Thursday, January 26, 2012

Bills focus on improved efficiency, student success

Faced with a continued revenue shortfall, legislators have introduced a number of bills to promote cost efficiencies in higher education and improve student success. Many of these bills would impact the workload of the public colleges and universities, the HECB successor agency, and the public schools. However, most specify the additional work should be carried out within existing resources.
Student Auditing Committees
HB 2478 would create a seven-member student auditing committee at each four-year higher education institution to review at least one major institutional project annually; identify programs, practices, and processes that could be improved; and make recommendations to achieve cost reductions. The committees would be required to consult with the staff of the Joint Legislative Audit and Review Committee and HECB successor for guidance on choosing appropriate projects, methodology, and presentation of information.
Completing a Baccalaureate Degree in Three Years
SB 6029 would amend the Launch Year Act by adding a requirement that all public high schools inform students and their families about opportunities to complete a baccalaureate degree in three years. The bill would require each higher education institution to publicize information on accelerated bachelor’s degree programs and any additional opportunities to complete a bachelor’s degree within three years and to provide this information to the HECB successor agency for distribution to OSPI.
Financial Aid Counseling Curriculum
SB 6121 would require the HECB or its successor to provide an online financial aid counseling curriculum to higher education institutions that includes an explanation of State Need Grant program rules; information on campus and private scholarships and work-study opportunities; an overview of student loan options (including the consequences of default); an overview of financial literacy; and average salaries for a wide range of jobs. Institutions would be required to take reasonable steps to ensure each State Need Grant recipient participates and completes the counseling.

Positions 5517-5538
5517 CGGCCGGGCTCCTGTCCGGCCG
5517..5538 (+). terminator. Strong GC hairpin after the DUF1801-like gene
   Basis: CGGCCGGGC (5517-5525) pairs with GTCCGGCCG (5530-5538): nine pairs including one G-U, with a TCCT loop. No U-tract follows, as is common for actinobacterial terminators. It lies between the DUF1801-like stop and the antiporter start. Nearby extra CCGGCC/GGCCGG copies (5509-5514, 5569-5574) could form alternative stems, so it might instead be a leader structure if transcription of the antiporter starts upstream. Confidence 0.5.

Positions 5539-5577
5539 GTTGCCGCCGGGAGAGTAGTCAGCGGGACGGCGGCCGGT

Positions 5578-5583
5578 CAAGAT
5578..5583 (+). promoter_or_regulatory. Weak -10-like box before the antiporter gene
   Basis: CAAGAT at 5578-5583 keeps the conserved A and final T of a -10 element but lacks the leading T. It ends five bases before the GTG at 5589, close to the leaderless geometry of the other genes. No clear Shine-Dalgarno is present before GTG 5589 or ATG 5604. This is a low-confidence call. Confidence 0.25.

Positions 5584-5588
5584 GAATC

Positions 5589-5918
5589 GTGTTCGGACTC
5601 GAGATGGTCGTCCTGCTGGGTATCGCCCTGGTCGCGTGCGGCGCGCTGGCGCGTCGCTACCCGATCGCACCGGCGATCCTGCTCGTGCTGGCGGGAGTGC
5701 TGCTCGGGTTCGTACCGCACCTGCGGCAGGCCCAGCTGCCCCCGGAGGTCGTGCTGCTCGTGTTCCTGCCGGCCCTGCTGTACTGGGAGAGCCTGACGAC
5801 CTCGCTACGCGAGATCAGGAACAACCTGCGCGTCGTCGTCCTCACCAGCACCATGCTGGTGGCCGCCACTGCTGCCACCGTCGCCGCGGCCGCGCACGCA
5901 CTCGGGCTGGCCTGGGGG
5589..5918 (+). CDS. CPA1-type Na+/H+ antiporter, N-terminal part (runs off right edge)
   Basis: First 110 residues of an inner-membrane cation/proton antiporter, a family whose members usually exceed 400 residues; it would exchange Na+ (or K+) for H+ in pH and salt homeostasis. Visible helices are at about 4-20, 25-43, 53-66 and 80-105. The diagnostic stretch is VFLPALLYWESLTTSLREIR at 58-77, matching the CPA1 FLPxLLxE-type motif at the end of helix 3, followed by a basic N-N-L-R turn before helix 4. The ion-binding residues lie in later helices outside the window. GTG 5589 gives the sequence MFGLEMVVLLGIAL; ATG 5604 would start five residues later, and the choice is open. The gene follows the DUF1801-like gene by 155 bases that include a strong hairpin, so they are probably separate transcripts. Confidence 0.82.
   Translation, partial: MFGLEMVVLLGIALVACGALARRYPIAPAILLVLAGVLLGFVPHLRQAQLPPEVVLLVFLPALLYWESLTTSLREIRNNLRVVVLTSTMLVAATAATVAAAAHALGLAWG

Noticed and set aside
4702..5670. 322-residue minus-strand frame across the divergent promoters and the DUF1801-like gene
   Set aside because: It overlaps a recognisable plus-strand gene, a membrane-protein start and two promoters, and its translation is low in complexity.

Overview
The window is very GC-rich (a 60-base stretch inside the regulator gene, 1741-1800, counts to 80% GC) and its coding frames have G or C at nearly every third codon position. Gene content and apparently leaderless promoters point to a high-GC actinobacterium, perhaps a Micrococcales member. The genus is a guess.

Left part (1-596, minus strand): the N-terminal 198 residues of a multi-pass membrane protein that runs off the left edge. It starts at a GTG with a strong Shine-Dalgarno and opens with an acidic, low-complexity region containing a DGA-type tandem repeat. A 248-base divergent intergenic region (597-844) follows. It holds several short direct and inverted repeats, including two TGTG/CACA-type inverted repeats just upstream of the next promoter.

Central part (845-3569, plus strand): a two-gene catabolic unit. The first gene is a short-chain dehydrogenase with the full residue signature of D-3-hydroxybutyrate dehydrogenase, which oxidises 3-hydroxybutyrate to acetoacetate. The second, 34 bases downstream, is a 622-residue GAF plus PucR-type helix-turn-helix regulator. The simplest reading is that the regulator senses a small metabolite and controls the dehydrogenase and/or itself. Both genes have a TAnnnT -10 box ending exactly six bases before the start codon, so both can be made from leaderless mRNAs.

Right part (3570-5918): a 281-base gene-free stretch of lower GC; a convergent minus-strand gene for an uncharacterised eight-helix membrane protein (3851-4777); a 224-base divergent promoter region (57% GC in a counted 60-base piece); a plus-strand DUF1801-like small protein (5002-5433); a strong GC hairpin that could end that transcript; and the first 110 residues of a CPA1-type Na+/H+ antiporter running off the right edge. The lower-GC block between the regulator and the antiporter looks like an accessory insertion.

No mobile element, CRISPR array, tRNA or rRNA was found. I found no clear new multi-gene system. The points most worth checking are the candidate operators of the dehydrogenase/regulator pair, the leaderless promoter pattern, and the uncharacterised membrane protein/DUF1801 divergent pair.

Quarterly Academic Advising for Students
HB 2436 would direct higher education institutions to require students to meet with an academic adviser at least once per quarter to ensure they remain on track to complete a degree or certificate.  The student’s goals, degree program requirements and academic progress would be reviewed during the advising sessions.   
Financial Literacy as a High School Graduation Requirement
HB 2268 would require Washington high school students to successfully complete a half-credit course in financial literacy to qualify for graduation. The course would cover concepts such as saving, credit, insurance, inflation, and household budgeting.  The requirement would not add to the total number of credits students must have for graduation.
Requiring School Districts to Provide Remedial Postsecondary Education
SB 6438 would require school districts, under certain circumstances, to provide remedial education for recent high school graduates or pay the cost of providing state-supported remedial education for those students. Average instructional costs for remediation would be established and reports from public higher education institutions would be provided annually showing the number of students enrolled and the types of remedial courses taken. School districts would have the option of conducting remedial courses themselves or paying for the cost. The act would be applicable to students who earned their high school diplomas within three years of enrolling in remedial courses.
Creating Laboratory School Partnerships
 SB 6348 would create laboratory school partnerships that bring together Washington's institutions of higher education and low-achieving public schools to collaborate and implement plans to accelerate student achievement and deepen the knowledge and skills of educators. The synergy of the collaboration is expected to advance educator preparation and student learning practices within both the public school and higher education systems.

No comments:

Post a Comment